An operative fact is a legally relevant fact that establishes a legal relationship between persons.[1]

For example, if a person is the beneficiary of a disability insurance policy, that person becomes entitled to benefits upon becoming disabled. Proof of disability is an operative fact, because it establishes the beneficiary's legal right to receive the insurance benefits.

Any fact that tends to prove or disprove the existence of another fact is classified as an evidential fact. An operative fact may also be an evidential fact, but it is not necessarily the case that it will be evidential. Similarly, additional evidence may be required before a legal relationship is proved.[1] For example, if one person strikes another person that fact may create legal right to recover damages for battery, thus potentially establishing a legal relationship. That same act could be introduced as evidence of the defendant's state of mind.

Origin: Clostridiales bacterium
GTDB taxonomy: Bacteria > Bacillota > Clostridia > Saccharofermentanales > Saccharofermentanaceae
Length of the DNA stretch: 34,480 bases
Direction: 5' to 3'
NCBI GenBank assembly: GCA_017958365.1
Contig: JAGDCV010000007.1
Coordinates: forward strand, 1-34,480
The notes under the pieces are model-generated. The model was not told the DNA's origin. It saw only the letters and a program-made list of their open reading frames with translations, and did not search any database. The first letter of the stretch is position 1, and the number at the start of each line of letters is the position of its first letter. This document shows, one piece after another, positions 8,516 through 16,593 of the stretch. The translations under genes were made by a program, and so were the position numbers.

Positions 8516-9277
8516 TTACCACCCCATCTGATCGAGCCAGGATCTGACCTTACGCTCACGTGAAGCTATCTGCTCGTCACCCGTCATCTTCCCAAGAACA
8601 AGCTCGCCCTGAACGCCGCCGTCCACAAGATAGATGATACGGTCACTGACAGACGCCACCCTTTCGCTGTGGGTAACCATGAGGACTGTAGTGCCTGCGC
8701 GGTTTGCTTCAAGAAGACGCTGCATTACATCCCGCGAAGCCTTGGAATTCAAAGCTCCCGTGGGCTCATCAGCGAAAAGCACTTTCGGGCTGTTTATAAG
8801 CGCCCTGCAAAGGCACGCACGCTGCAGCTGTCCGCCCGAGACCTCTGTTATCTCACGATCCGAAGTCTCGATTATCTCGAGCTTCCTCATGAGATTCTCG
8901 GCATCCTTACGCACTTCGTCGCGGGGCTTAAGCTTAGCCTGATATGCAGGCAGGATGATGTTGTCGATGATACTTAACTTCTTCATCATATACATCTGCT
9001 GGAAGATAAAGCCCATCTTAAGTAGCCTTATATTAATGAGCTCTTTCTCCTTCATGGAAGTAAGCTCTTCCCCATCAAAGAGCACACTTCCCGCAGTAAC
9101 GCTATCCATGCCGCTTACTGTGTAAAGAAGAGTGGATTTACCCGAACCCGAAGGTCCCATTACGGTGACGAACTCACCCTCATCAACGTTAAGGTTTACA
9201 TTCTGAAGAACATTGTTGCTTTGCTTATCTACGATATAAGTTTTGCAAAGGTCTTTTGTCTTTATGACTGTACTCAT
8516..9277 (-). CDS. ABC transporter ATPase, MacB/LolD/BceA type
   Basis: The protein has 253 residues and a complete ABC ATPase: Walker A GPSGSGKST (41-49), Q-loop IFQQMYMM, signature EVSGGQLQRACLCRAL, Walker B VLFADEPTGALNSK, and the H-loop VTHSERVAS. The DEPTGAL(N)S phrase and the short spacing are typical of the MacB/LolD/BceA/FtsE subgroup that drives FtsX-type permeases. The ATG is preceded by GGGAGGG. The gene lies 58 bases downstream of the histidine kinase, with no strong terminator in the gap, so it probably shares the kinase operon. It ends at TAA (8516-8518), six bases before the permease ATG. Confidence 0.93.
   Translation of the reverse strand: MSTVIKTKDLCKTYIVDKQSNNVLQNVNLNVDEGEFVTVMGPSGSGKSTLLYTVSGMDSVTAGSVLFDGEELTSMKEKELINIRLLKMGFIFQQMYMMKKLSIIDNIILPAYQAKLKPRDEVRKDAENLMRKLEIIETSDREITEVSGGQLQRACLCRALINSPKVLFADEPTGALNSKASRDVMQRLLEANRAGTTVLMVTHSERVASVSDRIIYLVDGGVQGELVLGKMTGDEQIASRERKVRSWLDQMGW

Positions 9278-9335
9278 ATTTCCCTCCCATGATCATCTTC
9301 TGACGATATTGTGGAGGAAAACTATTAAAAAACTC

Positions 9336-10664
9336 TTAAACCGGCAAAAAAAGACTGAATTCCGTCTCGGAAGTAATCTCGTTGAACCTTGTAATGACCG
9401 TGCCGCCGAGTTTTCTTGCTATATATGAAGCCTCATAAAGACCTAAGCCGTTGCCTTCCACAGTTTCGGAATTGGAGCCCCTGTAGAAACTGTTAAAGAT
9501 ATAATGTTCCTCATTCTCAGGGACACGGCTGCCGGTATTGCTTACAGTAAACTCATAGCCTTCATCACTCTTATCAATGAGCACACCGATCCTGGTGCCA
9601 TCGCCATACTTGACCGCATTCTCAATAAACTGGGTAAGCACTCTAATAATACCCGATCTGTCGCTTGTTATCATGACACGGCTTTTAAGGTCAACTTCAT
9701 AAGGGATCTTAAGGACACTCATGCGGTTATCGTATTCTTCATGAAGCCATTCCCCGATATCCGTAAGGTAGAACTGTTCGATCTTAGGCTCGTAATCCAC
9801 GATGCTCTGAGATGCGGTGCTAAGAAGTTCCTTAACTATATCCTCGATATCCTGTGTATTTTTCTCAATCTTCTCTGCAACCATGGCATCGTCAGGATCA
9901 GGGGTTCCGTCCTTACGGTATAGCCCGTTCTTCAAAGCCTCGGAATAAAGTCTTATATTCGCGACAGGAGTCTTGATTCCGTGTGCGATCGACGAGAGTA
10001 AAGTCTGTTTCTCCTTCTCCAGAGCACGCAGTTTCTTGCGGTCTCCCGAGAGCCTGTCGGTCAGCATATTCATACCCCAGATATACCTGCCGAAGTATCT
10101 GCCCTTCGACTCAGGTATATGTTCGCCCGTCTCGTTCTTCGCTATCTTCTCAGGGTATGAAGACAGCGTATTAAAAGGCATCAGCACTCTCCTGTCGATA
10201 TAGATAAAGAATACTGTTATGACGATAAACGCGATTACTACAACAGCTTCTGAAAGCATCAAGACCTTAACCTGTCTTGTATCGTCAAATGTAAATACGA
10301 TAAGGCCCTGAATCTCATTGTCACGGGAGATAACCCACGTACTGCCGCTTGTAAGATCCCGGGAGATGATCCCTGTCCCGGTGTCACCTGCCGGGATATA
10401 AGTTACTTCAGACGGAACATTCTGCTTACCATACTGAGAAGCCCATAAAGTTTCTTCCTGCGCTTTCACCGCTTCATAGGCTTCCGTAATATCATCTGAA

In litigation, both operative and material facts are relevant to a decision to be made by the court. Thus, all operative facts are also classified as material facts.

The term "operative fact" as a descriptor of the factual premise to a legal conclusion appears rooted in Hohfeldian legal semiotics.[2][3]


  1. ^ a b Corbin, Arthur (1929). "Legal Analysis and Terminology". Yale Law Journal. 29: 164.
  2. ^ Engle, Eric (2010). "Taking the Right Seriously: Hohfeldian Semiotics and Rights Discourse". The Crit. 3: 84–107 – via SSRN.
  3. ^ Hohfeld, Wesley (1917). "Fundamental Legal Conceptions as Applied in Judicial Reasoning,". Yale Law Journal. 26: 710. Retrieved 24 June 2018.